We’re seeing history being made each day with the ceremonies and traditions being televised for the first time ever.

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  19. Ann, I’ve always heard that the bulk of the things we worry about and stress over never actually happen, so the odds are in our favor. That said, I come from a long line of worriers and suspect that’s one trait passed from generation to generation. It’s a learned behavior and as such, can be unlearned. Easy? Nope, not when we’ve got years of active worrying under our belts! Hang in there … and congrats to your hubby on the good news.

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    • Yes, I think worry will always come naturally to me, but I am (step by step) learning to manage it and in some cases, eliminate it all together. Because you’re right: the things we worry about are rarely the problems that actually arise! And thanks for the good wishes for my husband!

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  20. Firstly, I’m so glad your husband’s health is good, and the appointment at the hospital was positive.

    I’ve always been a worrier. Even as a child, I was called a worry-guts. I’m afraid I sometimes let it get the better of me, imagining the worst scenario, but, like you, I can see my fears more rationally as I get older. I think my most common and relatively minor worry is being late. It’s something I hate being. Gradually, I’m learning that, even if I am late for something, the worst that can happen is that I miss an appointment or something similar. It’s not usually the end of the world for me. However, that wouldn’t necessarily apply to others; for instance, if you were late for work every morning, there would be a consequence, i.e. losing your job.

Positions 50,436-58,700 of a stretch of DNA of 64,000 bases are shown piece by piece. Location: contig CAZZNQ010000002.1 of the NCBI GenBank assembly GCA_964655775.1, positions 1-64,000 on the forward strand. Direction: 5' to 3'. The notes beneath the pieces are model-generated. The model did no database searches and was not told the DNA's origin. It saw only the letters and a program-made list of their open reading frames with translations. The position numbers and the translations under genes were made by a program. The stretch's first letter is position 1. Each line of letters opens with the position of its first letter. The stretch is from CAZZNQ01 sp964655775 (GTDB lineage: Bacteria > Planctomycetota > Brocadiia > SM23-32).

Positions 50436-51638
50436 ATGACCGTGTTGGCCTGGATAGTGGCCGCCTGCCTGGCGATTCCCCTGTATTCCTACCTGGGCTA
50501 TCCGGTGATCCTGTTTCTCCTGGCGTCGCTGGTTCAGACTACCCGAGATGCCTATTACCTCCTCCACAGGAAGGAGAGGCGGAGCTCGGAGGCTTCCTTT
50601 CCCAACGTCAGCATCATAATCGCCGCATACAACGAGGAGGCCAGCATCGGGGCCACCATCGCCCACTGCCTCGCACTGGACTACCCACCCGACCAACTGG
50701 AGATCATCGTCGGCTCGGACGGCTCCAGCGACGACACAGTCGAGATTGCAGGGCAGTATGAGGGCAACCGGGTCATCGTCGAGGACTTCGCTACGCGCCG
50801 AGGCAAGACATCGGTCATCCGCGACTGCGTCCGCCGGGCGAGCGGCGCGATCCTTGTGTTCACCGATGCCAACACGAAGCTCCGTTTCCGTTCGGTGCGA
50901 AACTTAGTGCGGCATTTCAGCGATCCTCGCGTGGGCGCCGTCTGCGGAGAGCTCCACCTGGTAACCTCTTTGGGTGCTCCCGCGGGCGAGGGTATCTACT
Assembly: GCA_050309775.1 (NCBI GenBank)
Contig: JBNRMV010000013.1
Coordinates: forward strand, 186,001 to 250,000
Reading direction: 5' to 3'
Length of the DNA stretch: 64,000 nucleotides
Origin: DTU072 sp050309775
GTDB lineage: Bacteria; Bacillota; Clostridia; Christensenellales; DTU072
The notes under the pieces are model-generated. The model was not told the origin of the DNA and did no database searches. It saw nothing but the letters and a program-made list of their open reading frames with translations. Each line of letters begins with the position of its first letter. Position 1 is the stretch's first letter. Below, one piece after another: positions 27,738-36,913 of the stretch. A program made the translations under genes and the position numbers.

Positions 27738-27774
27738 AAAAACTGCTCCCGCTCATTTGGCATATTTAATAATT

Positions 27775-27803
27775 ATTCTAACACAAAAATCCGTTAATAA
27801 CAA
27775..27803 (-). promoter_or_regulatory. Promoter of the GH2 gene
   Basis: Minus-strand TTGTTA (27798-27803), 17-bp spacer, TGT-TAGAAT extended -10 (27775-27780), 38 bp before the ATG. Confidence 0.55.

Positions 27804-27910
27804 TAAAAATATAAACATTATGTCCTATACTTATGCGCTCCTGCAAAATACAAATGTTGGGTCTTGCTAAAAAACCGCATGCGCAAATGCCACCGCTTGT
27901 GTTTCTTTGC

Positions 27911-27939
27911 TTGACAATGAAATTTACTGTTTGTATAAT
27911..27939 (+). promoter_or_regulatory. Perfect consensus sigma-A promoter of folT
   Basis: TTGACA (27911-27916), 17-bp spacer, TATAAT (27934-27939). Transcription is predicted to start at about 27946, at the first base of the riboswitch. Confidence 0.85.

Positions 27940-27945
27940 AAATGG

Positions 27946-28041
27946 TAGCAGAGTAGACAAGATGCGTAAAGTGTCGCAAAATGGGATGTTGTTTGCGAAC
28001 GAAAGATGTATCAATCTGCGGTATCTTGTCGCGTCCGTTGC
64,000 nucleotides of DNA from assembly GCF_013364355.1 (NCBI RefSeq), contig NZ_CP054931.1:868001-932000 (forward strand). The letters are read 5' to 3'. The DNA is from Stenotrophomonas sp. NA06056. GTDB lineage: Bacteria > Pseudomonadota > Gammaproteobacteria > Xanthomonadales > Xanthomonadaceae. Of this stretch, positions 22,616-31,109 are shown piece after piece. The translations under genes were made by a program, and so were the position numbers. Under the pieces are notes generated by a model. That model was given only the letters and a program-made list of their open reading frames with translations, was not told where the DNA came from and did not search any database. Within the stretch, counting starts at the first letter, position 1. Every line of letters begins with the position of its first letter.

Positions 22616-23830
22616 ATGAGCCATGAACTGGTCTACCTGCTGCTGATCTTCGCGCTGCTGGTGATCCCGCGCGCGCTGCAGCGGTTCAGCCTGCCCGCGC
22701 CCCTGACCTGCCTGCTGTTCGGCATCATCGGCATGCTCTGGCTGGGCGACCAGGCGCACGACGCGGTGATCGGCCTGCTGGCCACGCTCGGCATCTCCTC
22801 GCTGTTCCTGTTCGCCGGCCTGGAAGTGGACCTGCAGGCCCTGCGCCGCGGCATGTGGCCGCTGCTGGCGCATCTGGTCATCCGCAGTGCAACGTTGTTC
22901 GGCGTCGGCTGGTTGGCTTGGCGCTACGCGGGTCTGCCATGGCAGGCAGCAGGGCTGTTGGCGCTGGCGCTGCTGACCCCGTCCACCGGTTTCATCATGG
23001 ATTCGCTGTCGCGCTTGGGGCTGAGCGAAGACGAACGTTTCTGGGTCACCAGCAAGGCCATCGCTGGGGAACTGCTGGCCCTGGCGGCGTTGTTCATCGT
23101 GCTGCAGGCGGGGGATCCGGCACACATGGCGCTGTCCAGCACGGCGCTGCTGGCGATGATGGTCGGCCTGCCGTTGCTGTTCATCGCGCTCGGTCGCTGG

Of course, there are far more serious things to worry about, too, but I have to learn that I can’t control my whole world. I can only control how I react to those things x.

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    • I loved that last paragraph! It is so true, and liberating once we finally accept that. We can’t change things by worrying, and we can’t control the majority of what happens in this world. We can only control our reaction to them, and our own words and actions. So we try not to worry so much, we recognize that our worry is often unfounded and don’t let our actions be dictated by it. That really helps, I’ve found!

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  21. That is one of the things I pray the most about, to have faith and not worry, but still I worry. It’s human nature but I have gotten a whole lot better at it and as my faith strengthens it gets even better. Glad your husband is doing better.

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  22. Ann, worry is a part of life but yes when we allow it to take over our lives then it’s not healthy. I took an all trip the other day with my sister and as we left our town my panic kicked in. I sighed heavily and began deep breathing to calm myself down. My sister asked if I was okay and of course I said yes even though I wasn’t at the time. I asked her if she has anxiety when she takes trips like these and she said no. I told her that having the anxiety about leaving home for the day really sucks. I had to keep telling myself that everything will be alright and eventually I calmed down. For a few moments after we left I thought about telling her that I couldn’t go, but where we were going meant a lot to all those involved so I didn’t want to let anyone down. Anxiety and worry can really suck sometime but we usually seem to make it through those times. So happy to hear that you and your husband are doing well.